Managers in the Senior Executive Service feel proud to be in the government’s elite corps of civil servants, but a growing number of them say the job’s pay and benefits are not enough to attract talented candidates.
A survey released last week by the Office of Personnel Management also concludes that almost three-fourths of SES managers believe leaders at their agency do not deal effectively with poorly performing executives.
The survey of career and politically appointed SES managers was designed to help federal leaders learn more about the system’s strengths and challenges. The results are compared to a similar survey done in 2008. A total of 4,954 managers responded this year, about 65 percent of SES members.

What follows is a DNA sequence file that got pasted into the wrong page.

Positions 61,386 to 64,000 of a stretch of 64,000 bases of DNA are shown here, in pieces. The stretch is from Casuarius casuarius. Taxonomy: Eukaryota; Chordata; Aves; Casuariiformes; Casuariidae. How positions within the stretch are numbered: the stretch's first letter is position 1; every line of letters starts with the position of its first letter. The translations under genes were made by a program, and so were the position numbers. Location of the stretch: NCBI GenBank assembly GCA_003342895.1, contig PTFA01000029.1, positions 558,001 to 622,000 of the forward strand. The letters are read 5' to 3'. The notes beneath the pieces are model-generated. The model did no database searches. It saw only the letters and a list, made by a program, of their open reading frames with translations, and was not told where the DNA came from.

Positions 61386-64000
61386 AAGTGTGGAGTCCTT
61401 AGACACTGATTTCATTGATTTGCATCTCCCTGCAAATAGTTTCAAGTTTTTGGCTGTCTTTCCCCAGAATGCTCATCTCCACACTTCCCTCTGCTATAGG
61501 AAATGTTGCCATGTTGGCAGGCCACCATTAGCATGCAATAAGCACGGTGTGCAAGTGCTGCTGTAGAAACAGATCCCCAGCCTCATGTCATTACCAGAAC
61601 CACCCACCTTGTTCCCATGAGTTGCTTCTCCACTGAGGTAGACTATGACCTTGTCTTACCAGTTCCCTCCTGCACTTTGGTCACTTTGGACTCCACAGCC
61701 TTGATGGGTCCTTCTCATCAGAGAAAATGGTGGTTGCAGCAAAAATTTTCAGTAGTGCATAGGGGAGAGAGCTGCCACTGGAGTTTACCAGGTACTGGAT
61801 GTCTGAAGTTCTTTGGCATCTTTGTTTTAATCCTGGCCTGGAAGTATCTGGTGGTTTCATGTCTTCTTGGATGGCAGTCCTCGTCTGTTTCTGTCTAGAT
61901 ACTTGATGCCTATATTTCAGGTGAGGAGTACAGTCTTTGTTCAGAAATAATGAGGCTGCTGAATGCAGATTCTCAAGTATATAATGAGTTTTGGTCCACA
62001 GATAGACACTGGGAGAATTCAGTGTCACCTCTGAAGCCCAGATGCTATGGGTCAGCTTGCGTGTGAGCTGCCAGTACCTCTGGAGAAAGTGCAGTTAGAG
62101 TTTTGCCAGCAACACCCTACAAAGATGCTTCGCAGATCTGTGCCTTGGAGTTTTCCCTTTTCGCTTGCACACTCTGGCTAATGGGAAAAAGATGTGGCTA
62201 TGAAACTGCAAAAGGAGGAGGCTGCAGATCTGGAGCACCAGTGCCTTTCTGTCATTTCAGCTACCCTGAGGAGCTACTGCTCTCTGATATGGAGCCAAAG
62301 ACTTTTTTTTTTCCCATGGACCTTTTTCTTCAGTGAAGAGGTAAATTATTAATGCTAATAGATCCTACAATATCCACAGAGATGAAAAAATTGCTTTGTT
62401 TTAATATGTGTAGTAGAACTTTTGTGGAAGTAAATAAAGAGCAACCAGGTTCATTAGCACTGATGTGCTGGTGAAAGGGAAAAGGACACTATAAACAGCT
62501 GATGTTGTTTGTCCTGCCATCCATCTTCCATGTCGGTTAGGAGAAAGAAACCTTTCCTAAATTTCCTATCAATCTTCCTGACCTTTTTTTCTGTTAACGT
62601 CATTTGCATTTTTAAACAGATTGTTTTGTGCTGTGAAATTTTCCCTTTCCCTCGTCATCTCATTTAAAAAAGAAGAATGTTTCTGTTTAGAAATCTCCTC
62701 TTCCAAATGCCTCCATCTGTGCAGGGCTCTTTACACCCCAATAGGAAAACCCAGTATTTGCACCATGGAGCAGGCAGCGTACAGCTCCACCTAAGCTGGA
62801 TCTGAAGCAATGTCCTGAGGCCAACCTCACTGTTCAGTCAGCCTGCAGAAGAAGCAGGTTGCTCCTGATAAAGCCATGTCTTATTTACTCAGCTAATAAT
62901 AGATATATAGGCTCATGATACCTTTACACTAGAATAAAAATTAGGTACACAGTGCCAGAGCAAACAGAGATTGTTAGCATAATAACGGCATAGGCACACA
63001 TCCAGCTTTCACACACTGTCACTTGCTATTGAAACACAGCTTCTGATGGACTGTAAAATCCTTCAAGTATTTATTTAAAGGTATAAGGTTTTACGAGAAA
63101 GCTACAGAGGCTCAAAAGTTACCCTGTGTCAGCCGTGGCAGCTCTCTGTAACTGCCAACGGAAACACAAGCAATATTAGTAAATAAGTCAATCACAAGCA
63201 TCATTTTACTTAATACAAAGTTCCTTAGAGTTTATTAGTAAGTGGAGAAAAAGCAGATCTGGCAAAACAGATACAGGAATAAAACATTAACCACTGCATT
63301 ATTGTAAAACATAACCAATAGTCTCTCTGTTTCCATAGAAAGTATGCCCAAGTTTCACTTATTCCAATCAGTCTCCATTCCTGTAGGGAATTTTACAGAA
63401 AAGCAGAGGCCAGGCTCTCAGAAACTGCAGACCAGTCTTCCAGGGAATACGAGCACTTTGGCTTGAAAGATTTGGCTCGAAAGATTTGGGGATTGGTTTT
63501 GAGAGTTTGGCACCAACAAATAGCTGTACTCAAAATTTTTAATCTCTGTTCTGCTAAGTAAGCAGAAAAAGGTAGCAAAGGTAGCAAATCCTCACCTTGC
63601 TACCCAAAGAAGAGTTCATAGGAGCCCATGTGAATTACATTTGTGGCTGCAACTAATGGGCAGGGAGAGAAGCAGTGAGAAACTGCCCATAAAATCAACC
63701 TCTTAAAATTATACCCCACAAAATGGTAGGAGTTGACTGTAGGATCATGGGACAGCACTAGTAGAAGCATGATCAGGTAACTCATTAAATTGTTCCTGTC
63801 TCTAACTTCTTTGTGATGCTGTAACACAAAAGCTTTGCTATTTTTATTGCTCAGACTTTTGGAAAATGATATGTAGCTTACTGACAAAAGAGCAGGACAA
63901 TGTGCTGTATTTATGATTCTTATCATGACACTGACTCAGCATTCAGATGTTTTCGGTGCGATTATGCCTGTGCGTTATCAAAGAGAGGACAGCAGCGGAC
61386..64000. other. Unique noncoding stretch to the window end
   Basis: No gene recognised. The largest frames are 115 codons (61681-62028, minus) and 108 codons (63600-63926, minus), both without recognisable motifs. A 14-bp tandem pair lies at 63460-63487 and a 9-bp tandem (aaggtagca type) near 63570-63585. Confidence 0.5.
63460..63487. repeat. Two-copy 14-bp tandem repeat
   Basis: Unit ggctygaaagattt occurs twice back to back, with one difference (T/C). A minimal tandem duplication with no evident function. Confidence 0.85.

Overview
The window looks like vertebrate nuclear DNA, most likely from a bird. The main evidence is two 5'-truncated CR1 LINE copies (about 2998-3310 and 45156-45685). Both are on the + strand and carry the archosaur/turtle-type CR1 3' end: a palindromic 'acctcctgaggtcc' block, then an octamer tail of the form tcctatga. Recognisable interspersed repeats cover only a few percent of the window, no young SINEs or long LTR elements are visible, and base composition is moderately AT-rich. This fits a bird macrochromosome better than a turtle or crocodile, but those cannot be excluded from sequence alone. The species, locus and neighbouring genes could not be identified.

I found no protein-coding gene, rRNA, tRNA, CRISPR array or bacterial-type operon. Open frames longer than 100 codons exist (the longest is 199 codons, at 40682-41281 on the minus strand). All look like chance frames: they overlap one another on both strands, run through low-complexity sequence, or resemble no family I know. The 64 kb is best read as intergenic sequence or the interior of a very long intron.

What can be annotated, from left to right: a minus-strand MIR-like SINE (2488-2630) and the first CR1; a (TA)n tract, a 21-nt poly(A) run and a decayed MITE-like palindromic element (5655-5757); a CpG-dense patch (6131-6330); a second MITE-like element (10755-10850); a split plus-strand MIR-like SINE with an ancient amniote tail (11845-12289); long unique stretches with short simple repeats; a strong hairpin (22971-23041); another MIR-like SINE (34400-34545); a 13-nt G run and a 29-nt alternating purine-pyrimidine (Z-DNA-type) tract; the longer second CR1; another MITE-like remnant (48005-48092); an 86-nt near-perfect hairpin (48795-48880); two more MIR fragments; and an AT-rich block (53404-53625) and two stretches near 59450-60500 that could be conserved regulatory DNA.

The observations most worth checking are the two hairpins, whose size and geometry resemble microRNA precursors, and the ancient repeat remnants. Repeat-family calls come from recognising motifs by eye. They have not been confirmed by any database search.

The survey comes as the government faces the challenge of attracting executives to fill the jobs of retiring SES members; 56 percent of those who answered the survey said they plan to retire within five years.
Executives had mixed reviews of a new system that is evaluating their performance. Only 43 percent said pay for performance actually promotes better work, and 77 percent said they understood the performance appraisal system being used to evaluate SES members, compared to 83 percent in 2008.
Pay for SES members starts at about $120,000, and tops out at $179,700. Unlike a GS-15, the position is more heavily weighted toward management.
The survey also confirms the findings of a recent survey of the SES by the Partnership for Public Service, which found that federal executives are unlikely to move to managerial positions at other agencies once they join the SES. Managers said mobility, rather than being a form of career development, was seen as a punishment rather than a reward.